09 February 2006

Business leader calls for US immigration reform

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During a live question and answer session hosted by prominent newspaper the Financial Times, Craig Barrett, chairman of Intel, the world’s largest semiconductor maker, called for comprehensive immigration reform to make the US more competitive.

Mr Barrett, one of a number of technology leaders including Bill Gates to have criticised restrictions on foreign workers in the US, said the first step in simplifying the immigration process would be “to replace the current arbitrary quota system with an open market type approach”.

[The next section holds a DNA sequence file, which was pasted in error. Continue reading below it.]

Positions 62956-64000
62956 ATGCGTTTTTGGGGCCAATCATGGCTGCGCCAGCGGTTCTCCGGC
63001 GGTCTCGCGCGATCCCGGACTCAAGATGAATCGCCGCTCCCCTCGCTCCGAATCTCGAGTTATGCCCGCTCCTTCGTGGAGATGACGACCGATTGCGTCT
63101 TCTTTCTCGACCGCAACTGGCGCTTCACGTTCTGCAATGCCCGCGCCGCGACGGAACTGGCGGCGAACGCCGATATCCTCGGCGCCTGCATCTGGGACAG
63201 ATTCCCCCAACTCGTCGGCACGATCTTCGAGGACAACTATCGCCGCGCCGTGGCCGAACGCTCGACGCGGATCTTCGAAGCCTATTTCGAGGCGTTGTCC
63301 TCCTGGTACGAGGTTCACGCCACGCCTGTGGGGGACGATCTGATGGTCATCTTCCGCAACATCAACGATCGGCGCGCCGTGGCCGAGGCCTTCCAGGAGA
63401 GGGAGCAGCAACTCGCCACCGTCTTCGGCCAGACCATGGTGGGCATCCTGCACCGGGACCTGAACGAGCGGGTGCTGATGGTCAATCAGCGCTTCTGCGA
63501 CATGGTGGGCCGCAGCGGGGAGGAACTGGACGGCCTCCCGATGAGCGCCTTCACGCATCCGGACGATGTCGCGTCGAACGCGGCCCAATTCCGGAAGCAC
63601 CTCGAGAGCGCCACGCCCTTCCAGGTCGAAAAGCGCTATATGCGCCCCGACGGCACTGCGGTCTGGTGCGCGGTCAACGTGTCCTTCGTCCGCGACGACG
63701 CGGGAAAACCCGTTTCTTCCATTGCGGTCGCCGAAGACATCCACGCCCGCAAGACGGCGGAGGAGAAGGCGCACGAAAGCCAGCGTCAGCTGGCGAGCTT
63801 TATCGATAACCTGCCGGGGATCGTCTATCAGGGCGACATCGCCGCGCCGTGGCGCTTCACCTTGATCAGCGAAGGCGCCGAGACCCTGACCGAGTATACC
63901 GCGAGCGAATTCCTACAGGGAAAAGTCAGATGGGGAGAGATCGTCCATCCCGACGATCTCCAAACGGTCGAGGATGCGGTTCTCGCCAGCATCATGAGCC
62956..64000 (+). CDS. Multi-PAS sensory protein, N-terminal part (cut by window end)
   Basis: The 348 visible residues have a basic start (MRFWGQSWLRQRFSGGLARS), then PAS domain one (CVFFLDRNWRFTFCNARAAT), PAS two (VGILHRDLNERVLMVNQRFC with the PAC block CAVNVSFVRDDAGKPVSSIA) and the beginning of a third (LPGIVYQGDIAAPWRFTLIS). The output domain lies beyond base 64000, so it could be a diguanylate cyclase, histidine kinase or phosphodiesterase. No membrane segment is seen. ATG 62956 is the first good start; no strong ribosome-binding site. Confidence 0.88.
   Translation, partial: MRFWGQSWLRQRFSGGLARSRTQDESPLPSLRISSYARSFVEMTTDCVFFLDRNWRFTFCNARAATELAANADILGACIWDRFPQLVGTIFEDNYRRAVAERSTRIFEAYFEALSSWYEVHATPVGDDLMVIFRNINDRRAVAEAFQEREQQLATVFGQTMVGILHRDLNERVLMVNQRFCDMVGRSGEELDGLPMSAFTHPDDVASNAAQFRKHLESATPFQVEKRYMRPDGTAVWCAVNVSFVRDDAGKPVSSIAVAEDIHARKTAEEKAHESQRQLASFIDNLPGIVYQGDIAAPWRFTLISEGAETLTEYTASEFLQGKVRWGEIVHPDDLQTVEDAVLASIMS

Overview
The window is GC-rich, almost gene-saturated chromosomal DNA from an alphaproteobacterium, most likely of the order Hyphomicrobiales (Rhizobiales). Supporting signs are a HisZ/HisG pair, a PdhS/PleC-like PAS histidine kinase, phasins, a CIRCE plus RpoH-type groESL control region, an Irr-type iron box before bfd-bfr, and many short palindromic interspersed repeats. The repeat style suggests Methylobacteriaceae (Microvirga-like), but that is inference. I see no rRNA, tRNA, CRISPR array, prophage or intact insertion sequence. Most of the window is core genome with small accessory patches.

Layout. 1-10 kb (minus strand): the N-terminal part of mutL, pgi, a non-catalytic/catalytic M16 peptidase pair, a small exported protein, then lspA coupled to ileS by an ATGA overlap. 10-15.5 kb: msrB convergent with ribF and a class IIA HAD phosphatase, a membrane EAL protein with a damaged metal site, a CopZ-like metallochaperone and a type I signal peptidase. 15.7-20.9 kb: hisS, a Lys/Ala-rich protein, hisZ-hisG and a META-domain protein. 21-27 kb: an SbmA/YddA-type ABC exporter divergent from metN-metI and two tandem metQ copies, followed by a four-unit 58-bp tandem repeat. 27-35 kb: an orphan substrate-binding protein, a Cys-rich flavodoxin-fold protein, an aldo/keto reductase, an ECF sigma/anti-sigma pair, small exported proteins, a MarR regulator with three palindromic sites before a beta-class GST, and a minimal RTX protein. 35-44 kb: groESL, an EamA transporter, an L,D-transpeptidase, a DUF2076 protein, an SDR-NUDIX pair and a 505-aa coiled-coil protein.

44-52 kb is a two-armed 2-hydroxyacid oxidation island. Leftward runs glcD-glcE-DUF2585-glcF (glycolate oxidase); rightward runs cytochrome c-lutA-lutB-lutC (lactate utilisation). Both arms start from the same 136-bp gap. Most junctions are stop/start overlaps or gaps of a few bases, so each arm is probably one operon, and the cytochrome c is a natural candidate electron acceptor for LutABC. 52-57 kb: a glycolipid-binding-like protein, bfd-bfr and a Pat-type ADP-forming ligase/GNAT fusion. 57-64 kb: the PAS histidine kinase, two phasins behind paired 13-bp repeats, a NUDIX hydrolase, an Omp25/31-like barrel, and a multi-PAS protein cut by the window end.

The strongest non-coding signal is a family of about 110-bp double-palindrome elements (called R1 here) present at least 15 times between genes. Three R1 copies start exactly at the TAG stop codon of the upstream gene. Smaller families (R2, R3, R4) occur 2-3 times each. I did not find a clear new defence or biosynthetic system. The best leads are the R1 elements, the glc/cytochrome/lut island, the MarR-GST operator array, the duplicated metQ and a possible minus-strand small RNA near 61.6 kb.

The US’s H1-B visa allows foreign engineers and scientists to work on a temporary basis in the US but is capped at 65,000 a year. Mr Barrett said this was inadequate: the current quota had been exhausted and there could be no new admissions until another came into effect in October this year.

Mr Barrett said demand was also greater than supply for green cards that allowed permanent employment, with the cap at 140,000 a year and long processing delays meaning individuals having to wait up to seven years to obtain one.

“These arbitrary caps undercut business’s ability to hire and retain the number of highly educated people in the fields where we need to maintain our leading position,” he said.

Recently, the US green card lottery cama under fire and may cease to exist further cutting immigration nnumber to the US.


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